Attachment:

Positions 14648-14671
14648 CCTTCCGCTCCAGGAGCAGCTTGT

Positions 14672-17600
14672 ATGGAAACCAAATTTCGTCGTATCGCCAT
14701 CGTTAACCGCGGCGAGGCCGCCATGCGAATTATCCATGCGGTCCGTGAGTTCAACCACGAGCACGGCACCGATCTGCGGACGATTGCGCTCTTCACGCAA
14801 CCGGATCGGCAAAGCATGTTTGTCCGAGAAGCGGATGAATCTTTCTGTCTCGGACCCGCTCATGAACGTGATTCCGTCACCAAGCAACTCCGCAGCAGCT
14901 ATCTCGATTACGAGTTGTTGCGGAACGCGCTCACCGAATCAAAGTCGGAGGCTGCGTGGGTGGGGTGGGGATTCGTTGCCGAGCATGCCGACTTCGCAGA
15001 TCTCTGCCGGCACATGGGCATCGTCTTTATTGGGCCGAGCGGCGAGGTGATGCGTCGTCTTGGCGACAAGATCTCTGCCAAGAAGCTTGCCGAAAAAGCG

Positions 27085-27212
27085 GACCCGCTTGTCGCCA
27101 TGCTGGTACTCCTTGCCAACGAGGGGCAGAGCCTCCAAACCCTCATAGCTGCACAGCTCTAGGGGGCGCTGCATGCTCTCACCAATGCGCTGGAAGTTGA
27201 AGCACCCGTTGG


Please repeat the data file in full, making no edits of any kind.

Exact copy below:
Positions 14648-14671
14648 CCTTCCGCTCCAGGAGCAGCTTGT

Positions 14672-17600
14672 ATGGAAACCAAATTTCGTCGTATCGCCAT
14701 CGTTAACCGCGGCGAGGCCGCCATGCGAATTATCCATGCGGTCCGTGAGTTCAACCACGAGCACGGCACCGATCTGCGGACGATTGCGCTCTTCACGCAA
14801 CCGGATCGGCAAAGCATGTTTGTCCGAGAAGCGGATGAATCTTTCTGTCTCGGACCCGCTCATGAACGTGATTCCGTCACCAAGCAACTCCGCAGCAGCT
14901 ATCTCGATTACGAGTTGTTGCGGAACGCGCTCACCGAATCAAAGTCGGAGGCTGCGTGGGTGGGGTGGGGATTCGTTGCCGAGCATGCCGACTTCGCAGA
15001 TCTCTGCCGGCACATGGGCATCGTCTTTATTGGGCCGAGCGGCGAGGTGATGCGTCGTCTTGGCGACAAGATCTCTGCCAAGAAGCTTGCCGAAAAAGCG

Positions 27085-27212
27085 GACCCGCTTGTCGCCA
27101 TGCTGGTACTCCTTGCCAACGAGGGGCAGAGCCTCCAAACCCTCATAGCTGCACAGCTCTAGGGGGCGCTGCATGCTCTCACCAATGCGCTGGAAGTTGA
27201 AGCACCCGTTGG